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Steve - this is my story
This is my story. I’m a 46-year old male, pretty overweight but not morbidly obese according to me. Diagnosed with AFIB in October 2015 when I was admitted to the hospital with an erratic heartbeat. I think I had AFIB for 1-year prior to that so let’s call it October 2014. I had stopped taking my pretty weak BP meds earlier that year that I’m sure contributed along with my lifestyle and alcoholism. I was a runner my entire life until my late 20s when my career and starting a family got in the way.
AFIB treatment began in October 2015. In the hospital they gave me a Cardioversion but didn’t work. I bounced in/out of AFIB for about 1-year. Sinus lasted longer each time. Dr put me on Flecanide to try and extend Sinus but it didn’t. I lost approx. 30 lbs and added muscle – in/out of being a gym rat weight but my loss didn’t seem have an impact on my AFIB. Drank alcohol infrequently, but binges approx. 4 times a year – heavy. AFIB usually came back after heavy alcohol use, but would go away. Bit I tinkered with what the AFIB triggers and was no consistent rhyme or reason. But that has stopped and I’m now in consistent or persistent AFIB Flutter. Yes, I have AFIB Flutter. Very minimal alcohol now and I ‘ve kept off the 30lb weight loss, but could lose at least another 30-50 lbs. Drugs are keeping my heart rate in the 70s and 80s.
Drug regimen changed over time – currently on Valsartan for BP, Sotalol and Eliquis. I’ve gone on/off bloodthinners but currently on at Dr’s insistence. They recently added Diltiazem but I swear it was causing suicidal thoughts so they pulled me off for now. Next appt in June, they may propose a new regimen.
Oct 2015 Cardioversion – didn’t work
Nov 2017 Cardioversion – worked for 1 week
April 2018 Cardioversion – worked for 2 weeks
May 2018 Echo Cardiogram
My main cardiologist has now referred me to the electrical cardiologist and a Thoracic Surgeon to perform a Convergent Ablation which seems to have more success than the basic ablation that is also performed, basically 2 procedures. I’ve met with both of them. I’m in the Scripps heath system in San Diego. Said they’ve done approx. 10-15 procedures, 70% effective. I’ve just begun my research and main concerns are the balance of success/risk but really just terrified . I read stories on here and most seem to be unsuccessful but maybe that’s what I’m predisposed to remember. I thought I would introduce myself here so that I could begin to interact. Open to any comments/suggestions.
Nice to meet you,
Heartfe6878, June 7, 2018 4:57pm EST
Dr. Natale comes to Scripps Clinic once a month for 2 days. He is the top of the heap in EP nationwide and know how to handle complicated cases. I think he does 400 surgeries a year. 10-12 is not very many. You really want someone with the most experience with your heart and greatest sucess rates... He is in your back yard so to speak. I would sure check him out. I think he is there around the 12th of June this year. Do not know if they have anymore openings...Worth a try tho.. I have a personal friend who is on staff at Scripps who was also recommended as a following doctor if you deceide you want to investigate your power of choice....The best doc usally get the best results.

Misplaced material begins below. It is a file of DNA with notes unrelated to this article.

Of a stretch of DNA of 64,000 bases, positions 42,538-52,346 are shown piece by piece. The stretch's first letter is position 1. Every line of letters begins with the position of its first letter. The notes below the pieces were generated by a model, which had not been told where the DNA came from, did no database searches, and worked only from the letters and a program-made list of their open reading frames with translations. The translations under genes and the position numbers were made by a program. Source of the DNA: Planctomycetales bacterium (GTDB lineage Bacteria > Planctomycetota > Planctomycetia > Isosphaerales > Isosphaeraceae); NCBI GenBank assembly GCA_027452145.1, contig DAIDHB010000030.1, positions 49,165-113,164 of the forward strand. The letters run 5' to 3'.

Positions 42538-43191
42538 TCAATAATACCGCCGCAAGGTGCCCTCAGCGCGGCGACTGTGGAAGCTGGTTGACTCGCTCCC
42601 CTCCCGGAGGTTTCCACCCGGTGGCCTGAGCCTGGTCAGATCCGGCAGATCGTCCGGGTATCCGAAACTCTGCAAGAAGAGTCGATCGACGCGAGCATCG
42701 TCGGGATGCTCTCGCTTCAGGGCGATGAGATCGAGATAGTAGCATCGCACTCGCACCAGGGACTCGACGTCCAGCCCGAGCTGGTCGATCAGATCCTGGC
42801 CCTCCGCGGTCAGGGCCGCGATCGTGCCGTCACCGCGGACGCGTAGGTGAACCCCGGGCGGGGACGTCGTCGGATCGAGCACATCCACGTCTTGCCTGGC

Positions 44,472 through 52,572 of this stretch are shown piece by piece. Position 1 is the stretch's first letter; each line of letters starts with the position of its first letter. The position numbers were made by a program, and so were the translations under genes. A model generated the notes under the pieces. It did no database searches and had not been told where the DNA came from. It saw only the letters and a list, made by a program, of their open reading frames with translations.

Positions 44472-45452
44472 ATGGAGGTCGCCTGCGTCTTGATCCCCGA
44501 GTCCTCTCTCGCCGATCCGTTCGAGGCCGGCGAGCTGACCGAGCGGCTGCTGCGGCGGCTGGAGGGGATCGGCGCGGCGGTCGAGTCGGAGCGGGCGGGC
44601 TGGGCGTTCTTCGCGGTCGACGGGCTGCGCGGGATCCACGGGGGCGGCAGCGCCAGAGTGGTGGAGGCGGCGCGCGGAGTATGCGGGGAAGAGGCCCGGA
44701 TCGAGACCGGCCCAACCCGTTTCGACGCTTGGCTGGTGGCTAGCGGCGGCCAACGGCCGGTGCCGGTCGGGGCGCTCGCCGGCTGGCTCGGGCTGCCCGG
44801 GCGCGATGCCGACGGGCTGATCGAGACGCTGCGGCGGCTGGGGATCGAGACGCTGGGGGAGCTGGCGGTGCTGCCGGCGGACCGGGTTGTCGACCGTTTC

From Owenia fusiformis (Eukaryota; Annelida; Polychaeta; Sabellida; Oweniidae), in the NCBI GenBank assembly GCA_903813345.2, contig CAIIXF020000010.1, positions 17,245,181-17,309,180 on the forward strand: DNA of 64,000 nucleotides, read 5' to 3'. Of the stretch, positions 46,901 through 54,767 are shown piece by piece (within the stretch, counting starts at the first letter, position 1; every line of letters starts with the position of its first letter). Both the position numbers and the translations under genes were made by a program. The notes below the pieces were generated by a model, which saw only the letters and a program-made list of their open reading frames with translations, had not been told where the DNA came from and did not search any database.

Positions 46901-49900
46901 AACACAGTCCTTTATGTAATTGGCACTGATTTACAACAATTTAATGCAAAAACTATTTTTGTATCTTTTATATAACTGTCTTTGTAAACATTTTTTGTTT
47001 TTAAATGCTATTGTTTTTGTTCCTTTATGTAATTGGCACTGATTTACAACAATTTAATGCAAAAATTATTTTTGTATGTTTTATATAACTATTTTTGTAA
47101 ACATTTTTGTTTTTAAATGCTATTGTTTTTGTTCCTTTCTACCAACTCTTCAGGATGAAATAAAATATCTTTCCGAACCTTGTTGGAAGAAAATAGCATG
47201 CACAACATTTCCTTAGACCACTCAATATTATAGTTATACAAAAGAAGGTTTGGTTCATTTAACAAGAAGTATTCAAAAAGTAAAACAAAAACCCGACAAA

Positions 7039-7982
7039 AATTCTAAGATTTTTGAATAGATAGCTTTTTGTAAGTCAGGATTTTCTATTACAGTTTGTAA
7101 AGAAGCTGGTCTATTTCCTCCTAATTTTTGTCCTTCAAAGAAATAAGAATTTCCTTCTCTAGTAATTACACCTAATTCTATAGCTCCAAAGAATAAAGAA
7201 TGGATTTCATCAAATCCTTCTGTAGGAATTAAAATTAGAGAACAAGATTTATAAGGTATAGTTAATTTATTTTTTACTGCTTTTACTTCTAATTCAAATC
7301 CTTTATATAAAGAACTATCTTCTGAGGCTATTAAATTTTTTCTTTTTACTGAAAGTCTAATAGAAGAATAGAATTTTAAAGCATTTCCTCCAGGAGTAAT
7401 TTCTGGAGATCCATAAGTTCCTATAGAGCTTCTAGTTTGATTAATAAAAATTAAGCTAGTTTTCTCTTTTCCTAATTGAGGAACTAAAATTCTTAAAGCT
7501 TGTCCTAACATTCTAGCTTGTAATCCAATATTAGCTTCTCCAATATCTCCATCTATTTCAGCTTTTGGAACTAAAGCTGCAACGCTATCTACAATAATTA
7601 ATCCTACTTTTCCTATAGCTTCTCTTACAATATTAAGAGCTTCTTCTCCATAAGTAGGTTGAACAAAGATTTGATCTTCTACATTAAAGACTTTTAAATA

Spencer, June 7, 2018 5:09pm EST
Steve - Glad that you found this resource. I came here in Oct of last year, and since then I have two cardioversions and three ablations. You know, one more ablation and I get a free set of steak knives and half off a full-service cardioversion. I have not heard of the ablation that you are writing about, but then again I am in military medicine, and I am lucky that they only use a round rock to knock me out before operating on me instead of the pointy ones they used last year. I hear that civilians have stuff called anesthesia... Need to check that out sometime.
If you think that they are just sort of trying stuff out on you in hopes of making you better - they are. It sounds terrible, but each of us is very different, and we react to differently to their procedures, drugs, and potions. My last EP was sacrificing small mammals in my general direction and shaking some large stick over my head. My AFib was very symptomatic, and I have had a rough time... but then again, I like it rough and generally you have pay extra for that. I can help you get ready for the ablation if you want. It is a straightforward procedure, and there is nearly zero pain with the recovery. Have you had surgery before? I know that I came to my first surgery very unprepared and was rather disoriented. I wish I knew then what I know now. It sounds like you have a good team and you are going to get some really good treatment from them. I'd listen to them and seek some advice on the procedure. There are many on this board that are far more knowledgeable than I am.
Not sure I answered all your questions. So if you have any more, please shoot a reply to this. Generally, I am too crazy to give advice, and you might do better to do exactly the opposite of everything I say. On the crazy... I got the t-shirt from that hospital stay, but that is another story.
Welcome to the board and may the NSR be ever in your favor.